From the depths of Zambian forests, carefully collected from wild bees’ hives, this honey has a unique dark amber colour and a rich, smoky aroma.
Where do we get it?
Lush UK and Japan manufacturing sites purchase this honey from COMACO (Community Markets for Conservation). They are located in Zambia's Luangwa Valley, a place that experienced food shortages and malnutrition in the 1980s and a drastic decline in wildlife due to poaching and deforestation. COMACO was created in the early 2000s, driven by the desire to improve the lives of all beings in this valley.
Their model is to provide extensive training, support and economic security to farmers or anyone wishing to become one, including women and former illegal poachers. The people involved must make a Conservation Pledge, agreeing to abide by a set of principles decided by the community and designed to protect the health of their soils, forests and wildlife. The economic stability brought to COMACO’s farmers by agriculture, beekeeping and conservation has helped to considerably reduce poaching in the region. Nutritious crops bring food security to the villagers, and the beehives have brought back value to the forest. Rather than a source of charcoal, it’s become the bees' environment.
Today the company works with over 179,000 farmers in eastern Zambia. 52% of them are women, as are half of the cooperatives’ leaders. Wildlife is slowly but surely returning to the Luangwa Valley, including elephant populations.
With seven manufacturing sites across the globe, this information may vary depending on where your Lush products were made.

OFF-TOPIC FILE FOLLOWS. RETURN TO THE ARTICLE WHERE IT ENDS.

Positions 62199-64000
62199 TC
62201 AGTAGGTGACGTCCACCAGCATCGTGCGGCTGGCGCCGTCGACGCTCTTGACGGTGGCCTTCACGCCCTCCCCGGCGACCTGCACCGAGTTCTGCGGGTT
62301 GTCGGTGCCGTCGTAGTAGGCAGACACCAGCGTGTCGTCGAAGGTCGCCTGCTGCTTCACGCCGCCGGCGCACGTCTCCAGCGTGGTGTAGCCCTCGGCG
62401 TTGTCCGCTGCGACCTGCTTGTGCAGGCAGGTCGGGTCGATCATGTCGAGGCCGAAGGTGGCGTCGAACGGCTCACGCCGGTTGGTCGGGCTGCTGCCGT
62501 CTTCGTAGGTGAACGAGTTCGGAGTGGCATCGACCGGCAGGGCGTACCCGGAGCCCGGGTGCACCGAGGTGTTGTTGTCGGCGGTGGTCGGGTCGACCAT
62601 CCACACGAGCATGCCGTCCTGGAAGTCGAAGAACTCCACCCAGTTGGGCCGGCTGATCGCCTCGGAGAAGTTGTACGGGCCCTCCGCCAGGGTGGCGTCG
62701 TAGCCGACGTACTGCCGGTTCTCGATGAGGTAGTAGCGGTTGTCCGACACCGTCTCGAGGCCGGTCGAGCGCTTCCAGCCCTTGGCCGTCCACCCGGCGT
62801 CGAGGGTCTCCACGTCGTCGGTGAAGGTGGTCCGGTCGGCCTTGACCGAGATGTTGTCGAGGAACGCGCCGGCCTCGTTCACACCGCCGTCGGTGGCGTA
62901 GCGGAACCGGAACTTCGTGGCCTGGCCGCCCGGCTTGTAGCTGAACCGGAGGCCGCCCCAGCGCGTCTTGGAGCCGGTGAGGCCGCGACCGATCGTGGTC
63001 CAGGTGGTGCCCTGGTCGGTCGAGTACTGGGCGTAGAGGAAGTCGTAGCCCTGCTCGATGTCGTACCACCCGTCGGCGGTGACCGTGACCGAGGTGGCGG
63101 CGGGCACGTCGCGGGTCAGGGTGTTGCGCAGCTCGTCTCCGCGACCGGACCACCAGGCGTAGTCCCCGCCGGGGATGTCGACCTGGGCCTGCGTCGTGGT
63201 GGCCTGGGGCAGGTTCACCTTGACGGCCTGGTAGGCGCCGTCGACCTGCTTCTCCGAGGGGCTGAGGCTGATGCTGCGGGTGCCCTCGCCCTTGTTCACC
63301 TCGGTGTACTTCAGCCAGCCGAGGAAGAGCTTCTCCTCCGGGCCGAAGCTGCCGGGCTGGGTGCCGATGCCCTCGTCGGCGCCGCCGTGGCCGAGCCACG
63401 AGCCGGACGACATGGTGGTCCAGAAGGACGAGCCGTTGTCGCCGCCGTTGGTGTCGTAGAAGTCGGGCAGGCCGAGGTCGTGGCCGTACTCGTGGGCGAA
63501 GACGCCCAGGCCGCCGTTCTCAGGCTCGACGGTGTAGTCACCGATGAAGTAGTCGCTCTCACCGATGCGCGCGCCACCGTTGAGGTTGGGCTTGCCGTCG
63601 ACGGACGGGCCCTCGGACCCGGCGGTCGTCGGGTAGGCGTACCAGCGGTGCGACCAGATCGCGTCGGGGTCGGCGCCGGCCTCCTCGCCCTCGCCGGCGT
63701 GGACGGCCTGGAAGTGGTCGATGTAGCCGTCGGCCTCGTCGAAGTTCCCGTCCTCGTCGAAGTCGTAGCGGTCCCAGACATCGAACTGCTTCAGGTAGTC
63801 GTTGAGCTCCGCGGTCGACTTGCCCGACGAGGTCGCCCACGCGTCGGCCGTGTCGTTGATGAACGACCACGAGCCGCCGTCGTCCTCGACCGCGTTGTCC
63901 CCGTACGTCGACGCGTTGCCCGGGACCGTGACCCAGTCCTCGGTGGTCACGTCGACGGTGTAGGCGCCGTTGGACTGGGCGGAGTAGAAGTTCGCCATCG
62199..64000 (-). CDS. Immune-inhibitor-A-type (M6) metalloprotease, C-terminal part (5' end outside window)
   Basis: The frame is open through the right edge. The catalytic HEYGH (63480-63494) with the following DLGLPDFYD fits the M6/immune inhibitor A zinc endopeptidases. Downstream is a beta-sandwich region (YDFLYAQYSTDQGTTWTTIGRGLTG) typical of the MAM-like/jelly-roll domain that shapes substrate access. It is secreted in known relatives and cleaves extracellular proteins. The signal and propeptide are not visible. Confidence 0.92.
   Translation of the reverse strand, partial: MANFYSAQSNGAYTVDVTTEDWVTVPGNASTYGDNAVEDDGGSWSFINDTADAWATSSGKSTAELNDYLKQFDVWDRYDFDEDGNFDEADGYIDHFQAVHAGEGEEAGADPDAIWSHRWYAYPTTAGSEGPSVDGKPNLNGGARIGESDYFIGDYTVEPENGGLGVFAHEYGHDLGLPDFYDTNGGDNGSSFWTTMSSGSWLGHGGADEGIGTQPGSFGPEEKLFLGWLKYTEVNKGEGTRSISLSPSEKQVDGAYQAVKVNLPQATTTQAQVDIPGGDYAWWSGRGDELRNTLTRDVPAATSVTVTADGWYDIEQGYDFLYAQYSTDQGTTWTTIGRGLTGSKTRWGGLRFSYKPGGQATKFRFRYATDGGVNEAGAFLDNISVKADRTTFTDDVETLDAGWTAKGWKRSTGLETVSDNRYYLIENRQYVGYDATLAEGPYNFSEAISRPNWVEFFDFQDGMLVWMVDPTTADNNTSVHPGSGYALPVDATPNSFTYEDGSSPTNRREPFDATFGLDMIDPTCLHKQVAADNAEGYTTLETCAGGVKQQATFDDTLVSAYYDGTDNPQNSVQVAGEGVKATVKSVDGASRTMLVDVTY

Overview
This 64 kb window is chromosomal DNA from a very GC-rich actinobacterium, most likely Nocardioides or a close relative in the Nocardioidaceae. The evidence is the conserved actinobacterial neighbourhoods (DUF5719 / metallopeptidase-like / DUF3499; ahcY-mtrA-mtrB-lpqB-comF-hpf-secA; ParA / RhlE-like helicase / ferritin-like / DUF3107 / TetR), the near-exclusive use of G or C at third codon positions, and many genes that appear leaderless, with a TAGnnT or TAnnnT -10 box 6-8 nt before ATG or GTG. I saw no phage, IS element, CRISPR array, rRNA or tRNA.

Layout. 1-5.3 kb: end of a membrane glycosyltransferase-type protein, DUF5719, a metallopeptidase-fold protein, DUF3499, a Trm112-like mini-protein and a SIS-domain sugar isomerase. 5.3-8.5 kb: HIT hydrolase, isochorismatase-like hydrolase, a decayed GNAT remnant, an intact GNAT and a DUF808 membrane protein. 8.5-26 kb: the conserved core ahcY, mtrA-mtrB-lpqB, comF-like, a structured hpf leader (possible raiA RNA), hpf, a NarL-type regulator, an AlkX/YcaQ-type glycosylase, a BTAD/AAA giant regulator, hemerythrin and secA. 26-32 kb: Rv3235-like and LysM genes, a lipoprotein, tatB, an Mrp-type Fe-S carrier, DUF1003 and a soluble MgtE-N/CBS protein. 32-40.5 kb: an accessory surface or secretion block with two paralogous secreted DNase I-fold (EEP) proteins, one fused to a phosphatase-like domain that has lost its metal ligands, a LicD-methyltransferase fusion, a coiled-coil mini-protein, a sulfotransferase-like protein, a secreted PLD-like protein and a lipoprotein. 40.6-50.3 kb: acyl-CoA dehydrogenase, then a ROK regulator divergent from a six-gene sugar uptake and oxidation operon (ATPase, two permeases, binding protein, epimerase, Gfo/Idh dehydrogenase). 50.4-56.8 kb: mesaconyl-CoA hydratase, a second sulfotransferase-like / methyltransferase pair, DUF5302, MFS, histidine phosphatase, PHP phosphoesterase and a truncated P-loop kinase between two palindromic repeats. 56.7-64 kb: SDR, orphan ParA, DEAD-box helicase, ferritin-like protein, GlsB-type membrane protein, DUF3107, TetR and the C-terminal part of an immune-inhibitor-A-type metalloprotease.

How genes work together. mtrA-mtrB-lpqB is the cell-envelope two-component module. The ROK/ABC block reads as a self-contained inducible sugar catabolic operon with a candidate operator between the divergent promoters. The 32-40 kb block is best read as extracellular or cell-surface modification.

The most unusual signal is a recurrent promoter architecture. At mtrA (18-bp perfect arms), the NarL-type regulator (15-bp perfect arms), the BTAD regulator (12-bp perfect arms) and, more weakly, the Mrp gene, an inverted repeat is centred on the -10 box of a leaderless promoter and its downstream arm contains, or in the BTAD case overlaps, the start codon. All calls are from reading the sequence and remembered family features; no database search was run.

At Lush, we agree that the modern honey industry treats bees like farmed animals. To ensure their welfare is respected in our supply chain, we work with beekeepers who understand the importance of managing hives with consideration and of working in a minimally invasive way. We do not allow the use of harmful practices such as queen wing clipping or artificial rearing.
Where possible, we aim to work directly with beekeepers, but in any case, we ask for full traceability and adherence to our high standards. We actively encourage and select those who go beyond organic beekeeping and implement regenerative practices that positively impact local wildlife and the hives’ environment.
What are the benefits of honey for your scalp and hair?
Because of its remarkable antimicrobial and humectant properties, honey also contributes to the preservation of products’ formulae.
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Bees collect nectar from flowers and carry it to their hives, where the worker bees convert it into honey. Half a kilogram of honey contains the essence of about two million flowers and the colour, fragrance and properties of honey vary depending on the varieties foraged. Bees need to make thousands of round trips to collect nectar, and a single bee produces only about a teaspoon of honey during its lifetime.